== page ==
She added: "In time, even those close to President Putin will come to see his decisions this week as a self-inflicted wound."

    • Joseph Gamp

      Why Russia is invading Ukraine (continued…)

      At the time, it was reported that there were 200,000 troops ringing the eastern European nation.

      It came after the House of Commons Defence Committee chairman Tobias Ellwood MP described the potential invasion as "inevitable" after Kyiv blamed Russia for a massive cyber attack earlier in January 2022.

      The attack left much of the country without heat, light and access to cash, which is feared to act as a prelude to an invasion.

      Mr Ellwood wrote on Twitter: "RUSSIA is on the brink of an invasion. And once again will try to re-draw the map of Eastern Europe. History will ask – why did we not learn from history?"

      Putin is believed to want to reclaim many territories lost at the fall of the Soviet Union.

      He first made inroads into Ukraine back in 2014 when Russian troops illegally annexed the Crimea peninsula – sparking international condemnation.

      Conflict has raged in Eastern Ukraine ever since as Putin backed-rebels fight against the government in the disputed Donbas region.

      And on February 21, 2022, Putin signed a decree recognising the Donetsk and Luhansk rebel republic.

      Military experts believe it was used as a pretext for Russian troops to cross the border into those areas.

      Weeks earlier, British nationals were told to leave Ukraine while commercial routes were still open as tensions in the region rose.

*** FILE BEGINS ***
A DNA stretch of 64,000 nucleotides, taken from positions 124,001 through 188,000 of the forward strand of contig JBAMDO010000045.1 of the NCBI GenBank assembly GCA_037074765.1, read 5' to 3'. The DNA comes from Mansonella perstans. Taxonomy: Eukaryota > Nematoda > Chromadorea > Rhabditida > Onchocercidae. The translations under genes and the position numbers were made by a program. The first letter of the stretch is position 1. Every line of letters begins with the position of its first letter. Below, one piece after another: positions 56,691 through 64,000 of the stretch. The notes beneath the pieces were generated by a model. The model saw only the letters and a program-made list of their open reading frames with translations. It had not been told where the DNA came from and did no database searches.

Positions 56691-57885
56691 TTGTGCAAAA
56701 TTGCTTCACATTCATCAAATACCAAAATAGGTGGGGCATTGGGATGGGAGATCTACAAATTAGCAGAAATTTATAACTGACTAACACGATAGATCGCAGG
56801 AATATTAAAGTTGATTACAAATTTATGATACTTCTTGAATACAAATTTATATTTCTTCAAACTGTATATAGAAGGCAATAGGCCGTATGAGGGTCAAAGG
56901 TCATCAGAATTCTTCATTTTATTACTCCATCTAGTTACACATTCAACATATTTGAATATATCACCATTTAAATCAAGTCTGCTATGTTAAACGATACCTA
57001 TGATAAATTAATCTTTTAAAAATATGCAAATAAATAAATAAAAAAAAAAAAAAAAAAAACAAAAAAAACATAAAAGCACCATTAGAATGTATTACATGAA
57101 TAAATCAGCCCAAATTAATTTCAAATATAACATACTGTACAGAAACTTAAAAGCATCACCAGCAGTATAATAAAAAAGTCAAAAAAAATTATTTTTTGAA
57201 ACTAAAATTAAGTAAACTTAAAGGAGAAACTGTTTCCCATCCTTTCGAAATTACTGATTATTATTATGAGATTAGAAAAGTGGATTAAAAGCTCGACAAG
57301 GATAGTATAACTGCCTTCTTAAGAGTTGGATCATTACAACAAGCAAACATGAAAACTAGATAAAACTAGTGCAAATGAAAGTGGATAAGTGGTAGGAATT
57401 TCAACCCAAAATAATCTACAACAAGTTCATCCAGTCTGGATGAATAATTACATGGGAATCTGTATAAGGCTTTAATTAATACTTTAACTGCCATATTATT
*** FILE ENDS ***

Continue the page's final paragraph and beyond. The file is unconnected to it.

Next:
The warning from the Foreign Office came as the US said Russia could invade "any day now" and told its own citizens to leave in the next 48 hours.

      Armed forces Minister James Heappey said the advice to Britons in Ukraine had changed because Russia was at a stage where it could attack "at no notice".

      He warned that the Royal Air Force would not be "in a position" to go and fly people out at a later date if they stayed in the country.

    • Joseph Gamp

      Why is Russia invading Ukraine?

      Putin had previously stated that Russia had no plans to attack Ukraine, and, in December 2021, armed forces chief Valery Gerasimov even denounced reports of an impending invasion as a lie.

      He said that more than 95 per cent of Moscow's ground-based strategic nuclear forces are "kept in constant readiness for combat use".

      However, the US says Russia has offered no explanation for the mobilisation of troops posted close in the months before the suspected invasion began.

      Western experts believe Russia has mobilised more than 130,000 troops along its northern, eastern and southern borders with Ukraine.

      Russia has also sent troops into Belarus, a close ally, for what are described as joint military exercises although it is believed this is just a cover to send forces to the Ukraine border.